Your round bar will need to be cut to size. First place your end screws on one cross member (predrill then screw into place, leaving enough screw exposed so the head sits just above the screw eye), then slide your steel round bar through the eye holes and mark the length you need to cut your round bar where you will place the holding screws on the other cross member. A sharpie works good for this. Slide your round bar out and cut it to size using a metal hack saw.

Slide your round bar back through the eye holes and place the second set of holding screws at the other end. Your loom is now complete! The final optional step is to install the rubber bumper feet onto the bottom at each corner of the frame to help prevent scratching on any surface you use your loom on, such as if you lay it on a floor or table.

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Now that your loom is ready, it’s time to use it! I’ll be posting later this week all about that, but if you have any questions about this before building your loom, please feel free to contact me here or on Instagram. Be sure to use the hashtag #ripstripweaving so I can see what you’re making! I am so excited to watch you all do this!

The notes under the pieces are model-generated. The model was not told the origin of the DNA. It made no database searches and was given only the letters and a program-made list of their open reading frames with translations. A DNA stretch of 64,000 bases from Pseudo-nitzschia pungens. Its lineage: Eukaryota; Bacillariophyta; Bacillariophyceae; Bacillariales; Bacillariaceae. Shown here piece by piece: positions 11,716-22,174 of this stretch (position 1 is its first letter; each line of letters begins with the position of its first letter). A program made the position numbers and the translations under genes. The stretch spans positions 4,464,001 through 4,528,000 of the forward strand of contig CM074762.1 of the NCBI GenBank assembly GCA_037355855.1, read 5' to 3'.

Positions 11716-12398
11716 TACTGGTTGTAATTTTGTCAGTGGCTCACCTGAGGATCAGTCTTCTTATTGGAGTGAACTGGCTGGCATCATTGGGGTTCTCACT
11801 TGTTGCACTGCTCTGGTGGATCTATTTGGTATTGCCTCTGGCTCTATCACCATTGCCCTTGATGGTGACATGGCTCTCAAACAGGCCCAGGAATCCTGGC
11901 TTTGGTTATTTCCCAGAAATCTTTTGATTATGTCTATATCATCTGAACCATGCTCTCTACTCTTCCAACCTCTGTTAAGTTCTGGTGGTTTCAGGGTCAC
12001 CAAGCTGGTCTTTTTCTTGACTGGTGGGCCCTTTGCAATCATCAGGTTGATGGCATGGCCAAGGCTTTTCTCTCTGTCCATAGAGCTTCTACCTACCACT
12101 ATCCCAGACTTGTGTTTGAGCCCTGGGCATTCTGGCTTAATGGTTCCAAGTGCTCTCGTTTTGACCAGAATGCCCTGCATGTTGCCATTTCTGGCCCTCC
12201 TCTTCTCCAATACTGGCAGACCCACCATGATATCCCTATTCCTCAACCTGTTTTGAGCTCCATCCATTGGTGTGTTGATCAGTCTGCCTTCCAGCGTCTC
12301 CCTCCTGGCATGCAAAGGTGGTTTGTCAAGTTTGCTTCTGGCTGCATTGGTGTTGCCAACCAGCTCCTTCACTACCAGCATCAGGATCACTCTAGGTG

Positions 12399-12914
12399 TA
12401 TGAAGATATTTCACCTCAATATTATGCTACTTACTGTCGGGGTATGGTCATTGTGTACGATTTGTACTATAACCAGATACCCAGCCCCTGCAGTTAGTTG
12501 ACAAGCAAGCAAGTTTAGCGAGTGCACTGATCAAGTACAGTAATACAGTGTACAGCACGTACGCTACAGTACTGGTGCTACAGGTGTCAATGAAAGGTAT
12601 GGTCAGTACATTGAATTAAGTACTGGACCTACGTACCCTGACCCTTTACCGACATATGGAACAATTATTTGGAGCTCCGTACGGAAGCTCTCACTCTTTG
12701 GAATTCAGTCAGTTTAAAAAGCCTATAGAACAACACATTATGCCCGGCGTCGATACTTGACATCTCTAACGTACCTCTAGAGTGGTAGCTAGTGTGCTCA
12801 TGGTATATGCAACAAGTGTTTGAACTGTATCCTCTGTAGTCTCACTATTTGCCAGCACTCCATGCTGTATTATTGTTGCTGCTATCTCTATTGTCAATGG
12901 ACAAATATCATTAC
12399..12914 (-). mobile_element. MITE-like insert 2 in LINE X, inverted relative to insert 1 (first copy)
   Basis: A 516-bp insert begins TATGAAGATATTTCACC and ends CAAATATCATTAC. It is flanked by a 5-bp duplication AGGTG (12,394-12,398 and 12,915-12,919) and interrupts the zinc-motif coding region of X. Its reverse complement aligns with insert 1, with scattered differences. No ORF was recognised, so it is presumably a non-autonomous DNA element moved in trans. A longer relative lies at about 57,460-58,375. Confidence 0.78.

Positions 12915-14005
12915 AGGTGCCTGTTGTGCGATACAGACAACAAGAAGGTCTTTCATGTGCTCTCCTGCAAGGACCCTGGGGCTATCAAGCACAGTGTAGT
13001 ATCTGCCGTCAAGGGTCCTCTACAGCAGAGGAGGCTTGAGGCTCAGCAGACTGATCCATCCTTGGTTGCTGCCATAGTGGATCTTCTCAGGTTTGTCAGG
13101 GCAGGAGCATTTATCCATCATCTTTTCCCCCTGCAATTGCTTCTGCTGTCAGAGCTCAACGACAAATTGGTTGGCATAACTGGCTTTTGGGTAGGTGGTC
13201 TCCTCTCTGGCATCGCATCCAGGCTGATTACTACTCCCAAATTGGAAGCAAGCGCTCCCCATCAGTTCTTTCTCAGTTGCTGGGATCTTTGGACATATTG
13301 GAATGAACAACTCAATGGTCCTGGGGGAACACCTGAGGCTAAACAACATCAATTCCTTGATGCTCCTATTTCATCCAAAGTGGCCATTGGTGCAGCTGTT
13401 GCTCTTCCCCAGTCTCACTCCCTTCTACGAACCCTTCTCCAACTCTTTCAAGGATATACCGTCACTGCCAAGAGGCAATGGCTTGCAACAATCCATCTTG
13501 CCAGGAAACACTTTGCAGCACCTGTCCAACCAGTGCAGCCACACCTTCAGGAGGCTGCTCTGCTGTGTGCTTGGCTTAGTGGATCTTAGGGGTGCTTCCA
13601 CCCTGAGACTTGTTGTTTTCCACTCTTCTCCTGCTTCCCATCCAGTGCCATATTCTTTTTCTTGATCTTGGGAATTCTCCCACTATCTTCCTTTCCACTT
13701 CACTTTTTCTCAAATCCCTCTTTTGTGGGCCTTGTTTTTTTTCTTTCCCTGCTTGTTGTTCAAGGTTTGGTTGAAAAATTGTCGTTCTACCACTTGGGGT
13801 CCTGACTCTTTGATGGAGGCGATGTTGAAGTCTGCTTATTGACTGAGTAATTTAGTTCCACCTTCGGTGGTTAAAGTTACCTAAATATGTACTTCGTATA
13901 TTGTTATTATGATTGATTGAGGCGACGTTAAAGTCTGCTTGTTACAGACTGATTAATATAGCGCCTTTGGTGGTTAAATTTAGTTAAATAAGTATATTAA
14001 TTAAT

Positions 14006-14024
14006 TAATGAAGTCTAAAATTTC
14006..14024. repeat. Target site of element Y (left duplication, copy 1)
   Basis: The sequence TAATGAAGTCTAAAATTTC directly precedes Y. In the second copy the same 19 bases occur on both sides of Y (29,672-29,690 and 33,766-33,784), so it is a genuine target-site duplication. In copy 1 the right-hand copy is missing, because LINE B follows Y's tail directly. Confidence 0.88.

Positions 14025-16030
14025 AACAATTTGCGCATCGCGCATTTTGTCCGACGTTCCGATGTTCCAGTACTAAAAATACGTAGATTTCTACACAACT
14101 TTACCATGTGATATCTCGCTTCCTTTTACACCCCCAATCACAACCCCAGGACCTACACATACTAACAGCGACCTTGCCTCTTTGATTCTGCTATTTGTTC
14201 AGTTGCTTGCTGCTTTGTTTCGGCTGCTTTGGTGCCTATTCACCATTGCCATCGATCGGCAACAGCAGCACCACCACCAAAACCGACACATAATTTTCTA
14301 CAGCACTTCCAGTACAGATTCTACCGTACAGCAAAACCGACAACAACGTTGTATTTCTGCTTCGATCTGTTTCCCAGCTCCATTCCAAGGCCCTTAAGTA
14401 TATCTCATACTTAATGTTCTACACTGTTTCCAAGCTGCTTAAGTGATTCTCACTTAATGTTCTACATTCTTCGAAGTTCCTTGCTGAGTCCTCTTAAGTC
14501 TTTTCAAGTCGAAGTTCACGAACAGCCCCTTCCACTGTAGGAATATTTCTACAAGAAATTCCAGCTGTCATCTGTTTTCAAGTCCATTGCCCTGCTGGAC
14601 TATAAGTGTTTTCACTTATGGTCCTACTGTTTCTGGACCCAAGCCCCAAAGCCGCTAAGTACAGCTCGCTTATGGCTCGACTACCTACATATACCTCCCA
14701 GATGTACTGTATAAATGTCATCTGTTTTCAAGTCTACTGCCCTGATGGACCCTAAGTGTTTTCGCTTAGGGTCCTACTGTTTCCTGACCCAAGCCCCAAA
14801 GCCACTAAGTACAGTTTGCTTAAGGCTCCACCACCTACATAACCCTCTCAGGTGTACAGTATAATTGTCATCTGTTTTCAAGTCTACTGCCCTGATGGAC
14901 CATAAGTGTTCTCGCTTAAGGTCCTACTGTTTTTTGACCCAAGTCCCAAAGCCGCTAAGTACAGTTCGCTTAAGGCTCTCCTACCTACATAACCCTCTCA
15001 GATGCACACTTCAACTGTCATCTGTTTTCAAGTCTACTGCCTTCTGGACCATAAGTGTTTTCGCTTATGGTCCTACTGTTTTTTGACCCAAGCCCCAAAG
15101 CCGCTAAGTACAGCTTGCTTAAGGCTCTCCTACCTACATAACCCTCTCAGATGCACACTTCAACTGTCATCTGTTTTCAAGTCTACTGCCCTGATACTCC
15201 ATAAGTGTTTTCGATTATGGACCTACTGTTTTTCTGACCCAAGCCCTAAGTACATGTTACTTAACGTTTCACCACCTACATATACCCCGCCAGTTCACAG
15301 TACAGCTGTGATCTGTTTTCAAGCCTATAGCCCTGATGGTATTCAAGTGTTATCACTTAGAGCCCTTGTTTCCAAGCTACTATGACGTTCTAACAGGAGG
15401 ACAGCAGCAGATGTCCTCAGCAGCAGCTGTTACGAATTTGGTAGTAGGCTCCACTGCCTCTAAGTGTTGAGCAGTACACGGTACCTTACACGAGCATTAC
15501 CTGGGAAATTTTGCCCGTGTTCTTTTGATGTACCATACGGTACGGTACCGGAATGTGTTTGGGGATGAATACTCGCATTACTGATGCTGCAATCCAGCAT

~ nicole

RIP STRIP WEAVING, PART TWO: USING YOUR LOOM

Flex Frame Pouch & Write On Patterns

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A couple weeks ago I shared my Flex Frame Pouch pattern on fabric.com during their Passport to Summer series for a back to school project. Some of you may recognize this from Make Modern Magazine and the Swapaholics Retreat, and now you can download the free pattern, too. Flex frames are an awesome alternative to zippers and are super easy to use! You can find the 3.5″ frames used in my pattern on fabric.com, and you can also order bulk frames (10 or 50) in 3.5″ and 4.5″ (which I love) from ahkwokbuckles.com.